The Broken Arrow Project: Visualizing the Dangers of Maintaining the U.S. Nuclear Arsenal

February 5, 1958 - Savannah River, Georgia

DOD: The B-47 was on a simulated combat mission that originated at Homestead Air Force Base, Florida. While near Savannah, Georgia, the B-47 had a mid-air collision at 3:30 a.m. with an F-86 aircraft. Following the collision the B-47 attempted three times to land at Hunter Air Force Base, Georgia, with a weapon aboard. Because of the condition of the aircraft, its airspeed could not be reduced enough to insure a safe landing. Therefore, the decision was made to jettison the weapon rather than expose Hunter Air Force Base to the possibility of a high explosive detonation. A nuclear detonation was not possible since the nuclear capsule was not aboard the aircraft. The weapon was jettisoned into the water several miles from the mouth of the Savannah River (Georgia) in Wassaw Sound off Tybee Beach. The precise weapon impact point is unknown. The weapon was dropped from an altitude of approximately 7,200 feet at an aircraft speed of 180-190 knots. No detonation occurred. After jettison the B-47 landed safely. A three square mile area was searched using a ship with divers and underwater demolition team technicians using Galvanic drag and hand-held sonar devices. The weapon was not found. The search was terminated April 16, 1958. The weapon was considered to be irretrievably lost.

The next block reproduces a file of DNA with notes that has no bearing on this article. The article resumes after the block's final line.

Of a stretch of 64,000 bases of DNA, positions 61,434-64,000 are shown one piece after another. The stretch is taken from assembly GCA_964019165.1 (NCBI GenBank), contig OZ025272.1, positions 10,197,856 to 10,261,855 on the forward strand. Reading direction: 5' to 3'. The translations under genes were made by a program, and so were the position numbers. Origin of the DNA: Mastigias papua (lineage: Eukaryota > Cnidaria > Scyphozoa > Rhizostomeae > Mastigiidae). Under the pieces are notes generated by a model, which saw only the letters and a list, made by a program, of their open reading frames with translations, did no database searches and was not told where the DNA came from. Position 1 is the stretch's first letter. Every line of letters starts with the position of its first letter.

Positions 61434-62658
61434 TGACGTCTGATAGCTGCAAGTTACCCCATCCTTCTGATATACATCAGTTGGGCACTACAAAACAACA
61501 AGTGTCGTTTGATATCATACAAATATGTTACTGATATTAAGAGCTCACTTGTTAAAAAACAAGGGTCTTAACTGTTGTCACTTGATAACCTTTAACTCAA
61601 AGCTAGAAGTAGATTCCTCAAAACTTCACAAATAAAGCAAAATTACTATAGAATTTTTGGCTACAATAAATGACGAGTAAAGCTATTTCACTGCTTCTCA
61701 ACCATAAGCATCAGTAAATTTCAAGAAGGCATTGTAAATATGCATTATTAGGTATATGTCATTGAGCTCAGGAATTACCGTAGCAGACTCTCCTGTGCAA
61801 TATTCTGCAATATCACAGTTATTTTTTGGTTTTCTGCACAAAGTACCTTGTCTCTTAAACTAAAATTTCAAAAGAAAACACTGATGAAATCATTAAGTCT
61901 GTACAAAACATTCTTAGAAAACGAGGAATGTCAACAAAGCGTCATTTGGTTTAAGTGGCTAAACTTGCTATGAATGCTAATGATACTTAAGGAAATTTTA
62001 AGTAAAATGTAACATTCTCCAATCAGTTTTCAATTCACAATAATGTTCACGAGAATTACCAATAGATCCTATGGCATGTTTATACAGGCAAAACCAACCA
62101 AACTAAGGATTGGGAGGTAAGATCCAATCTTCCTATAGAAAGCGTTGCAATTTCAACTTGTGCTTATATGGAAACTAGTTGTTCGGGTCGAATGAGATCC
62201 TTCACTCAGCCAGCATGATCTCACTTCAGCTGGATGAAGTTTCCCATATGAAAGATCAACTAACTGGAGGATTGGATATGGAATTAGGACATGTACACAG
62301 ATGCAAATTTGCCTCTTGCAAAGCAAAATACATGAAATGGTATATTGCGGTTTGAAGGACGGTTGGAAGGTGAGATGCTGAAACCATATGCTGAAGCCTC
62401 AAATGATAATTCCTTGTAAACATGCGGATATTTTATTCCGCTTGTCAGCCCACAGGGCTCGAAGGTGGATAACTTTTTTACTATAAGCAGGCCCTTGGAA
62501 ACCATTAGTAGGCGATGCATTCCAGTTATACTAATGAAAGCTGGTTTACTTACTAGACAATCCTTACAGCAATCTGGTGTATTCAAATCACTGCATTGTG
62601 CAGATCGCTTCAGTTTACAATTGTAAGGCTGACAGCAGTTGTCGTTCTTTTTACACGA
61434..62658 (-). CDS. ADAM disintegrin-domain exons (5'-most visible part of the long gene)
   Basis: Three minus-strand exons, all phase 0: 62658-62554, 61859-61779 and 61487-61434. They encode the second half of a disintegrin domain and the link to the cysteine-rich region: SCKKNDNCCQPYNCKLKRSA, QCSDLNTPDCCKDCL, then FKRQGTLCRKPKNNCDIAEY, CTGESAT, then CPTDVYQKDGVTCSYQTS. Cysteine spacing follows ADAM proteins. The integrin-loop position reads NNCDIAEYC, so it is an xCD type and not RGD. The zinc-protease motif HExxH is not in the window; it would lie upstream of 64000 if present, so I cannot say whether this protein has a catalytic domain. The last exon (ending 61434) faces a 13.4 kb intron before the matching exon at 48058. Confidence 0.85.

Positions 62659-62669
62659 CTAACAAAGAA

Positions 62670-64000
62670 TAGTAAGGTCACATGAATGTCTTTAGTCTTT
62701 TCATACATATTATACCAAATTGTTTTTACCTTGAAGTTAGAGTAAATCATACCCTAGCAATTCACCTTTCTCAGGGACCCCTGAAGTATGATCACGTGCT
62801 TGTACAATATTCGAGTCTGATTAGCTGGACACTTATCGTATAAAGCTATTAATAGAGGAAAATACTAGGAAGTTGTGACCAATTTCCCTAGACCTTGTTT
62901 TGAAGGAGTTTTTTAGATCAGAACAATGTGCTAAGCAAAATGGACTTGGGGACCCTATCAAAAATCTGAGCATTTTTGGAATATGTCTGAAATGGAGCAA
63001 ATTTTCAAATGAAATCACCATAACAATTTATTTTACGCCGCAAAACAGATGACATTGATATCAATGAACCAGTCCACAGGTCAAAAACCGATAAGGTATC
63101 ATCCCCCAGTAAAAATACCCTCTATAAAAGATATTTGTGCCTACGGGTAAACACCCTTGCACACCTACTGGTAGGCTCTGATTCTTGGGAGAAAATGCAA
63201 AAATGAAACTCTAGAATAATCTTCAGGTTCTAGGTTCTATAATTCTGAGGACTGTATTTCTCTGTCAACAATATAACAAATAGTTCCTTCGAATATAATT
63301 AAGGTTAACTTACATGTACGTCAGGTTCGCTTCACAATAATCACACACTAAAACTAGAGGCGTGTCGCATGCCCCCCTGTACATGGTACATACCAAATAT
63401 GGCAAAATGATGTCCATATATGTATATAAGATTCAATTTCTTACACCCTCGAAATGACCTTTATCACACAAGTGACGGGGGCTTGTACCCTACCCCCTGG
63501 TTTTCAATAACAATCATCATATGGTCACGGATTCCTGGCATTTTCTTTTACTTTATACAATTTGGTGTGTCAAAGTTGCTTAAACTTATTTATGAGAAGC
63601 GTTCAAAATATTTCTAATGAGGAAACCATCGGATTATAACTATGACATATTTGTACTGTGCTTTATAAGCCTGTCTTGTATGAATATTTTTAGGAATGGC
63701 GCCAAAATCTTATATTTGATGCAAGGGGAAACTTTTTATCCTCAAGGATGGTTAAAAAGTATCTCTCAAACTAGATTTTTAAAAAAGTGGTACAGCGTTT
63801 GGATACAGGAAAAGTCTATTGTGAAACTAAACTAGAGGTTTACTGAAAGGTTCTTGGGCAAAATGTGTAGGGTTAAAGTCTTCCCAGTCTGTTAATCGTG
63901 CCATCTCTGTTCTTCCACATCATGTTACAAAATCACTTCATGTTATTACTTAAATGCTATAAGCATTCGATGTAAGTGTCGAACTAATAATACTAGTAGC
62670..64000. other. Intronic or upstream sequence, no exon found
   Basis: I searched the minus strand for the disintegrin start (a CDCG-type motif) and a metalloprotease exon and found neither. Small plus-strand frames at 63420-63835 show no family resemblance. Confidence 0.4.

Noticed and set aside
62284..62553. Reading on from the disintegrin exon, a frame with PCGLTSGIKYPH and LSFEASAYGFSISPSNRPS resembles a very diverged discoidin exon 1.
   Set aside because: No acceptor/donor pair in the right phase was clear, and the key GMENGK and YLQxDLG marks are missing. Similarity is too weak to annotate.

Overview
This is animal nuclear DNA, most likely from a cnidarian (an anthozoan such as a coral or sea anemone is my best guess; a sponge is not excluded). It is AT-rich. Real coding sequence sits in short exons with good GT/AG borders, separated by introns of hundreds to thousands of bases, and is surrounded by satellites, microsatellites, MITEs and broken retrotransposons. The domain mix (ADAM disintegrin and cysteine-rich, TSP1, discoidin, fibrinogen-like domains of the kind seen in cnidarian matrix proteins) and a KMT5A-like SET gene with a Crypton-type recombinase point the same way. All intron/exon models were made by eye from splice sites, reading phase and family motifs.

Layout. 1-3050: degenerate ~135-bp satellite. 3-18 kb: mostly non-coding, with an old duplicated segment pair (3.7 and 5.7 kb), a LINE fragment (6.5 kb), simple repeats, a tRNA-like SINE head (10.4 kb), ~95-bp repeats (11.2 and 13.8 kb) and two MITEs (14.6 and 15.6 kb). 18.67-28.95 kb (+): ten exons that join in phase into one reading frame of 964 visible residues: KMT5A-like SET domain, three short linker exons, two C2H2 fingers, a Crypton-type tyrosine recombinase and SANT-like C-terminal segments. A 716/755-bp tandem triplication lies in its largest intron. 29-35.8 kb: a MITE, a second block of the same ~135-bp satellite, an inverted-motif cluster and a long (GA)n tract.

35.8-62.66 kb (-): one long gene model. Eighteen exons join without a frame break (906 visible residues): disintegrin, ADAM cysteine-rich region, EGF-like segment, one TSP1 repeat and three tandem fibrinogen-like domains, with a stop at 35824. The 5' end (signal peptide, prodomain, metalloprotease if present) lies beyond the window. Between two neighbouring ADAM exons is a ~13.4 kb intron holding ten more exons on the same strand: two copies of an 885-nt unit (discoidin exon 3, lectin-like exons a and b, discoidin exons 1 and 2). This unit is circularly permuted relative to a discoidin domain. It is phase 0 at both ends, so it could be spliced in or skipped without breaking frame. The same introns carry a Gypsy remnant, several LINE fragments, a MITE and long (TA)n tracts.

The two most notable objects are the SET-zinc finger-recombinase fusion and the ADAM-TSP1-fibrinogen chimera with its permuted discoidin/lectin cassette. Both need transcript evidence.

CDI: Some accounts of nuclear weapons accidents list a February 12, 1958 accident involving a B-47 off Savannah, Georgia. An earlier DOD narrative was more precise on where it landed. "The best estimate," they say, "was determined to be 31 degrees 54' 15" North, 80 degrees 54' 54" West."


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